The use of herbicides to kill weeds is useful when dealing with a large area.
You need specific herbicides as regular broadleaf herbicides do not affect creeping Charlie. The best time to use a herbicide on creeping Charlie is after the first frost during fall. Check the forecast and select a day not predicted to receive rainfall within the next 24 hours after application.
Mix the herbicide with water according to the manufacturer’s specifications. Spray the leaves and stem, making sure to avoid spraying any cultivated plant. If up to 50% of the area has been infested with creeping Charlie, you may want to spray the whole site and regrow your lawn.
Allow it to work throughout winter, and then rake the dried weed during spring.
Should You Use Borax to Kill Creeping Charlie?
Using borax to kill creeping Charlie adds boron to the soil, and research has shown the addition of boron to the soil can make it difficult to re-establish your lawn. For this reason, avoid using borax to kill creeping Charlie.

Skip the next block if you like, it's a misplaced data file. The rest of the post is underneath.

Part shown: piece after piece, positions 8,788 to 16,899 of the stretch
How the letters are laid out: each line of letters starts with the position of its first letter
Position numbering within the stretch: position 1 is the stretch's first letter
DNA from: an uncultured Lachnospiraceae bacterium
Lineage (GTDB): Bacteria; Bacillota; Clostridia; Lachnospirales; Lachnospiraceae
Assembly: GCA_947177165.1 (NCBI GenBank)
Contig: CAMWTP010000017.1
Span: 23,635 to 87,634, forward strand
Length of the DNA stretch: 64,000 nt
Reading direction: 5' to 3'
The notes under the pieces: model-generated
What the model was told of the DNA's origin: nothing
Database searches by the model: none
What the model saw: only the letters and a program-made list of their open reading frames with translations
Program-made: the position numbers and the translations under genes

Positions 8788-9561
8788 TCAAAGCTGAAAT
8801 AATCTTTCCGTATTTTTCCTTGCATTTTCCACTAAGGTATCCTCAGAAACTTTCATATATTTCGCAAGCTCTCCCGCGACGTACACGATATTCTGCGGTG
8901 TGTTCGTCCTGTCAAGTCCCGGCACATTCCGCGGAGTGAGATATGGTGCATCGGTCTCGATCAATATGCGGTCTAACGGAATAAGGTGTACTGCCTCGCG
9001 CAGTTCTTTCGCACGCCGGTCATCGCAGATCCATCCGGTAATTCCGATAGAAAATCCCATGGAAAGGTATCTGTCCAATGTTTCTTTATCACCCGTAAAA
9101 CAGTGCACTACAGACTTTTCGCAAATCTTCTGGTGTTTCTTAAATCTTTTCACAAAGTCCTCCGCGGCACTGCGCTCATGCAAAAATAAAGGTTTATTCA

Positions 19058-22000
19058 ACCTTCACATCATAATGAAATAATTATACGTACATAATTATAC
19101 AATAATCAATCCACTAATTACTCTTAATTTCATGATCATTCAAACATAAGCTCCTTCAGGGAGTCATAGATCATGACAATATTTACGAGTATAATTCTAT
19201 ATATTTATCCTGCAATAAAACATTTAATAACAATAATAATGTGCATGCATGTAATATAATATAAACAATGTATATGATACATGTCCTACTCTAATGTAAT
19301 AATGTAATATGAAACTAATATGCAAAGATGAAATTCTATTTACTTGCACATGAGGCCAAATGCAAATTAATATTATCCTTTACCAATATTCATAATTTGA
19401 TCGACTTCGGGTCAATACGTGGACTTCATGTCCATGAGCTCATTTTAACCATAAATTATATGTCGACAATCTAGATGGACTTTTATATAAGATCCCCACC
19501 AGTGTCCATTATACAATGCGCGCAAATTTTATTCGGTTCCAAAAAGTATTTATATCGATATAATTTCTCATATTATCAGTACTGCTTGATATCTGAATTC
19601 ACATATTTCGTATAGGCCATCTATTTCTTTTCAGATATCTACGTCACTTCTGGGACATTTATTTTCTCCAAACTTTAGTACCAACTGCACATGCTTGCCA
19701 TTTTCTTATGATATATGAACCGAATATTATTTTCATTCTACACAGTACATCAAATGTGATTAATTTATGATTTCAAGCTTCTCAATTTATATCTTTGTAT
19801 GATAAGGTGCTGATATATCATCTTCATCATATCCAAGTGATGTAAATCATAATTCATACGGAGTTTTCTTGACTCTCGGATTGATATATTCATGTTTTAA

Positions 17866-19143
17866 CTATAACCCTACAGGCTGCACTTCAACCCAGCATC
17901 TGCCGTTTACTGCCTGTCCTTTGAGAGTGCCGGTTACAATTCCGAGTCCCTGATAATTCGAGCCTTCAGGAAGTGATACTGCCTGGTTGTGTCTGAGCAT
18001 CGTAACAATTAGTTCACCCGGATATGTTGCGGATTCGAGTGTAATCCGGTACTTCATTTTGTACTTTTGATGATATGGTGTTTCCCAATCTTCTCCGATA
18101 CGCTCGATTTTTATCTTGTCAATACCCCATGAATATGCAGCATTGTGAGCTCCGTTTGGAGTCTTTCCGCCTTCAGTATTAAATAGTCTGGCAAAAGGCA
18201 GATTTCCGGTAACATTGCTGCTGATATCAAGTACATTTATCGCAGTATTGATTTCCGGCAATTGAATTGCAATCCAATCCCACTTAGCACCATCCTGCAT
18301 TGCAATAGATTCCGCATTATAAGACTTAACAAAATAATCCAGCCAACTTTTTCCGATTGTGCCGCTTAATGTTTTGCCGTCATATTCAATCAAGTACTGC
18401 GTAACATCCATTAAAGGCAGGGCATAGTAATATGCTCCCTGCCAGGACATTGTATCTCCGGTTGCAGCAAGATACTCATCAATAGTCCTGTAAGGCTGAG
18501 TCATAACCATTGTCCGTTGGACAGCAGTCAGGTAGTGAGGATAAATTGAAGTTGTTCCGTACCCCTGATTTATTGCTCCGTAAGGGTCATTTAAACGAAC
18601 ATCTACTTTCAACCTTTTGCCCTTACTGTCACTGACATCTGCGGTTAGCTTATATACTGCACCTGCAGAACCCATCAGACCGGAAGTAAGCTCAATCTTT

How to Prevent Creeping Charlie from Returning to Your Backyard?
After killing off the creeping Charlie present in your backyard, if you do not take care, you’ll have more creeping Charlie attacking again in a short while.
How do you stop this from happening?
Weeds thrive in malnourished soil. When the soil is lacking in essential nutrients, it leaves it vulnerable to attack. Here’s what to do to forestall another attack.
- Overseed bare patches: filling up bare patches of your lawn by overseeding will leave no room for creeping Charlie.
- Fertilize: by fertilizing your cultivated plants regularly, you boost its growth, making it able to fight off any weed.
- Mow high: mowing high will leave your lawn thick, ready to choke out any weed that raises its head. Creeping Charlie can quickly overrun a thin lawn.
Although creeping Charlie is a tough weed to tackle, detecting, and fighting it early in its growth will give you your best chance of success.
You can also decide to control its growth to allow you to enjoy its many benefits, rather than killing it off entirely.